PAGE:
This thesis examines whether there is the possibility of using strategic contracting in concession contracts, taking into account whether the Concession Directive imposes restrictions in regard to the goal of achieving relational rents.
The thesis begins by examining the key concepts in the Concession Directive that are essential for defining the contract as a concession under the Concession Directive. Next, we emphasize the basic prerequisites for exercising strategic contracting to give the reader a basic understanding of the further analysis in the thesis.
The second part of the thesis will focus on the ex ante part of the contract. Here it is investigated which opportunities the public contractor has to screen the market for the purpose of identifying the private party who, through their complementary resources, represents the strategic fit. In addition, it will be examined whether the parties can create incentive compatibility through a common objective and business plan. Finally, in part 2, it will be investigated how trust is established between the parties and the significance this has for transaction costs.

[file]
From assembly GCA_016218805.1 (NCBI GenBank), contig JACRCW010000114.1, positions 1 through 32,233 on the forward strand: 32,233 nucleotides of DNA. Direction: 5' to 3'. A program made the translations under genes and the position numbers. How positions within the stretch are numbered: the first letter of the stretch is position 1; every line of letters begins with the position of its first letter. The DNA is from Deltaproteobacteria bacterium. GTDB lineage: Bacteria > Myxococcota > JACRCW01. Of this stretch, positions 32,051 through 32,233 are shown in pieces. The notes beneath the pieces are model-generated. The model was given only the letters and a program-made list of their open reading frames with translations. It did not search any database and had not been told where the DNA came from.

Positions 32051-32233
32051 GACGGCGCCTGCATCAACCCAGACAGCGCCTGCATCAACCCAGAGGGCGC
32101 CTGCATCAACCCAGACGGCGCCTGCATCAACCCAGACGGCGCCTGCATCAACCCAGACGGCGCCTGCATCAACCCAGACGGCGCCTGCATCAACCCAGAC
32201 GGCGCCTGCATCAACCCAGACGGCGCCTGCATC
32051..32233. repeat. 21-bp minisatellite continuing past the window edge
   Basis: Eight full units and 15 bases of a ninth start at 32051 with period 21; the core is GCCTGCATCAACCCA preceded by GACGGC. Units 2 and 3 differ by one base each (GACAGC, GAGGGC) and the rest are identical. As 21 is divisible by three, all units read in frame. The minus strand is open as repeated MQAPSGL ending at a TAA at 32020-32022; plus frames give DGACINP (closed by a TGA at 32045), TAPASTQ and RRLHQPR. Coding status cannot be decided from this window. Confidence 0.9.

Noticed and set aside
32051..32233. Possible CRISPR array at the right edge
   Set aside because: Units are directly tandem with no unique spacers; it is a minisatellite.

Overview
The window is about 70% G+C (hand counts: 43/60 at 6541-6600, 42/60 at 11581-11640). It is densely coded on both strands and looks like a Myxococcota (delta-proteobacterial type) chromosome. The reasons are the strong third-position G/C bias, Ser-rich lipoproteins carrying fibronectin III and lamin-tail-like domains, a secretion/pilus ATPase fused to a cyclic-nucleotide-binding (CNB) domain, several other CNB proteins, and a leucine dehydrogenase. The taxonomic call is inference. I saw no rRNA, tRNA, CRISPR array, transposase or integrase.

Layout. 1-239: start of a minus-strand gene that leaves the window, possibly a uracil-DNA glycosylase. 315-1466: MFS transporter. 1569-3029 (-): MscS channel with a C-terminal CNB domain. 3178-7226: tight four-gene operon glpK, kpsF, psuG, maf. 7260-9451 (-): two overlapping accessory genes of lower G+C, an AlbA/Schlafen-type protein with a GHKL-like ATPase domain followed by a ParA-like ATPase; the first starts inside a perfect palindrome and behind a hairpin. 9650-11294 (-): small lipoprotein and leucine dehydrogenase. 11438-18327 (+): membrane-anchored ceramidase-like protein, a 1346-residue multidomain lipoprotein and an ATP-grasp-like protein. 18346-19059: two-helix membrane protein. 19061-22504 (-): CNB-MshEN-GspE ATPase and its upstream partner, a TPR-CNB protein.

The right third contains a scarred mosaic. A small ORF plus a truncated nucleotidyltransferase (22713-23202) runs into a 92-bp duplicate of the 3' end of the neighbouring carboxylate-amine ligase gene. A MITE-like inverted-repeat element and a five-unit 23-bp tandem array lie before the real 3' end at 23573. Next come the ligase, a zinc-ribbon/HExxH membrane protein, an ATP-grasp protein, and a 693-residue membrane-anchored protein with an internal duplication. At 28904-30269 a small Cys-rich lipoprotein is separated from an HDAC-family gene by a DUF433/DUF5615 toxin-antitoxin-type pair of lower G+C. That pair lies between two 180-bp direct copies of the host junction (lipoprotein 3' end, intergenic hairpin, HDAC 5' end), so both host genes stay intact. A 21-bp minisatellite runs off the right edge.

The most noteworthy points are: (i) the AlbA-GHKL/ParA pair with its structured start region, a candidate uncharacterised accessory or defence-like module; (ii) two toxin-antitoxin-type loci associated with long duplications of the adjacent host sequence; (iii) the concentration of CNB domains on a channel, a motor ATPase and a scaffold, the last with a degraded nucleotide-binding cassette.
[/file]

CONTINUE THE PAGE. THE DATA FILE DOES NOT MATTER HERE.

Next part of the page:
The third part of the dissertation examines what kind of governance is most effective in regulating subsequent circumstances. In continuation of this, the parties' ability to adjust the contract during the duration of the contract will be investigated and how clauses and safeguards may help reduce the risk of conflict among the parties. In the absence of other agreement, the law of obligations will fill the gap, why the rules are evaluated in regard to their effectiveness in regulating the contractual relationship.
In conclusion, it is evaluated whether the Concession Directive imposes restrictions on exercising strategic contracting on concession contracts.
|Educations||MSc in Commercial Law, (Graduate Programme) Final Thesis|
|Number of pages||122|